If DRM breaks, it’s easy to find help for it online. If you’re trying to play the copy of GTA4 you bought, and are hit with the “anti-pirate” drunk cam (etc), there’s literally no way to get help because the default response is “you must be a pirate”.

  • Bake in Deterrents
    -Essentially useless, will be patched out just the same as any other DRM. Putting in 6 or so of them at different point’s in the game will ensure that the game has to be cracked multiple times if they aren’t all caught at the start. But after a week or so they will all be gone.
    -Also anyone who has run into the DLC not Authorised issue in DA:O on PC. Can attest that games aren’t 100% at actually deciding whether you are legit customer or not which could result in blow back on customers

    Provide Higher Levels of Support & Quality Control
    -Definitely, Developers/Publishers have gotten lazy with the ability to update games after release through steam and the like, no reason to push the release date when they can just fix it post ship in their minds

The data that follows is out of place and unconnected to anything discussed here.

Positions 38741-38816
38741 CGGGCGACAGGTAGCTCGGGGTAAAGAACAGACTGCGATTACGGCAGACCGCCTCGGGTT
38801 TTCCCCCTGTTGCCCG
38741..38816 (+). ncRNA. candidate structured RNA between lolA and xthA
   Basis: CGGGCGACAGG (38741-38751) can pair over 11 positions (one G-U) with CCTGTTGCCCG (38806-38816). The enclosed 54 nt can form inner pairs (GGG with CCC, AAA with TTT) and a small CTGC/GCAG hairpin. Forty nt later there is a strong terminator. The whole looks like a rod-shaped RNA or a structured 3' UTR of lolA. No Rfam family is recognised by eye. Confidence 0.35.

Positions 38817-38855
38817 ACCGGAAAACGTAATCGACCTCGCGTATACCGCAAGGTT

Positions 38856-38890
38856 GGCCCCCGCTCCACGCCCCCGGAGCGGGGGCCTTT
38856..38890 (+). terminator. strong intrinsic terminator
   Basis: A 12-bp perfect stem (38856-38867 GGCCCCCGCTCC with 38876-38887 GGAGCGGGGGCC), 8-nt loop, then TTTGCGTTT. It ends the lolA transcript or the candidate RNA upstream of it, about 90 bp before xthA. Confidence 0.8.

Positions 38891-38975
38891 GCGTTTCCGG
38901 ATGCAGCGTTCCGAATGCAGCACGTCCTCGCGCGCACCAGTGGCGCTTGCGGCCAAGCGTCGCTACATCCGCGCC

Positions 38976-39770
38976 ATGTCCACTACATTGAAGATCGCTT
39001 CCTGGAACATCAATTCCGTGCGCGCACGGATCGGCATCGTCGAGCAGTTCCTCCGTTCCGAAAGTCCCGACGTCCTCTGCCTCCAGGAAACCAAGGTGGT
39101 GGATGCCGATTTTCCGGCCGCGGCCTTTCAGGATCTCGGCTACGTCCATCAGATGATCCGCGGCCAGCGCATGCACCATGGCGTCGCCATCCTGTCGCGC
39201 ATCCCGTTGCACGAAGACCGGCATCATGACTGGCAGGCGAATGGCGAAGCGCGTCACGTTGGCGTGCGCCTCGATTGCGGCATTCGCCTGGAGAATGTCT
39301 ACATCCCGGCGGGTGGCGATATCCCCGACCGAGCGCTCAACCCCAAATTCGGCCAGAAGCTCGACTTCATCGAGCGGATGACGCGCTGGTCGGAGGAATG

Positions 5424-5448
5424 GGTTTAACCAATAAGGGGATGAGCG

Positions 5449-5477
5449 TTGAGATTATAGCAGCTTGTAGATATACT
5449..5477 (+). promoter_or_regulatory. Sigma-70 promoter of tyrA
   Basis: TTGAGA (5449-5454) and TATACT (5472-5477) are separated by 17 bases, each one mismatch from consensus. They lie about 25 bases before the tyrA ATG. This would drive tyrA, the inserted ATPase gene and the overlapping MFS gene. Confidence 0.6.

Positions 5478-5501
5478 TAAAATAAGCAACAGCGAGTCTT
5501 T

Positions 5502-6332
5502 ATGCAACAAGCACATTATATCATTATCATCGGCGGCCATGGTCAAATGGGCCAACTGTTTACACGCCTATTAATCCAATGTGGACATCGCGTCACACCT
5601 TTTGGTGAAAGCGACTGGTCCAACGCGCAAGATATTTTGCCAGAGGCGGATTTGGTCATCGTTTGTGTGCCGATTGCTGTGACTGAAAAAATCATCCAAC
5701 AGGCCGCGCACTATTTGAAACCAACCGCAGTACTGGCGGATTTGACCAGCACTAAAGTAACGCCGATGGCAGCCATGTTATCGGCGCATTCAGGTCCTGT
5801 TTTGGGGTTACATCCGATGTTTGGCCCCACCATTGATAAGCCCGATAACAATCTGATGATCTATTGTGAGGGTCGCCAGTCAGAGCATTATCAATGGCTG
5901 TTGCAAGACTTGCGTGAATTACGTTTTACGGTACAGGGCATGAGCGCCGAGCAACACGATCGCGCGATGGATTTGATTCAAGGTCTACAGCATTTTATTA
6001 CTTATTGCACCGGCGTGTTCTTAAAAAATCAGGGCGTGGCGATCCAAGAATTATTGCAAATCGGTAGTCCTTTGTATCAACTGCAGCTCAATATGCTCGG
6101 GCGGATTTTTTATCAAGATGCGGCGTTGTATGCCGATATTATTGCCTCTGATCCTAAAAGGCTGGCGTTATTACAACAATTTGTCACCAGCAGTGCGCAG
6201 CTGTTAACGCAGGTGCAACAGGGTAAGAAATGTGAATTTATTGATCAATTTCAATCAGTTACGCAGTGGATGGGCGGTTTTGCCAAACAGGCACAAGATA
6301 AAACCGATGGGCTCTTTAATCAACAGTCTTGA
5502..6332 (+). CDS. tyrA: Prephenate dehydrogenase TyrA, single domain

-No. The catwoman content is part of the game it should not be a perk. This trend of buying 80% of a game and having to unlock the other 20% is in my mind a reason to pirate. Especially when it comes to weapons. Oh here is a different pre order bonus for every store that isn’t a perk for customers because no matter what it is nearly impossible(short of buying multiple copies to get all the content)
    -And it should never go beyond cosmetics. Generally the ingame bonus’s these items offer tends to turn the game into easy mode(such as the armor in Rage’s bonus, Or The Darkness 2 which seems to have an item that reveals where every collectible is.

    Standardise International/Regional Releases
    -Duh, i know the guys who sell bootleg 360/wii games in the markets love it when games get delayed here they apparently make a killing. Personally there is no justification for not releasing everywhere at once. If your servers can’t handle it upgrade them

    Lower the Cost of Digitally Distributed Software
    -Definetly needs to be fixed, especially with the disposition these days for publishers to force digital stores to mark up prices dependent on regions.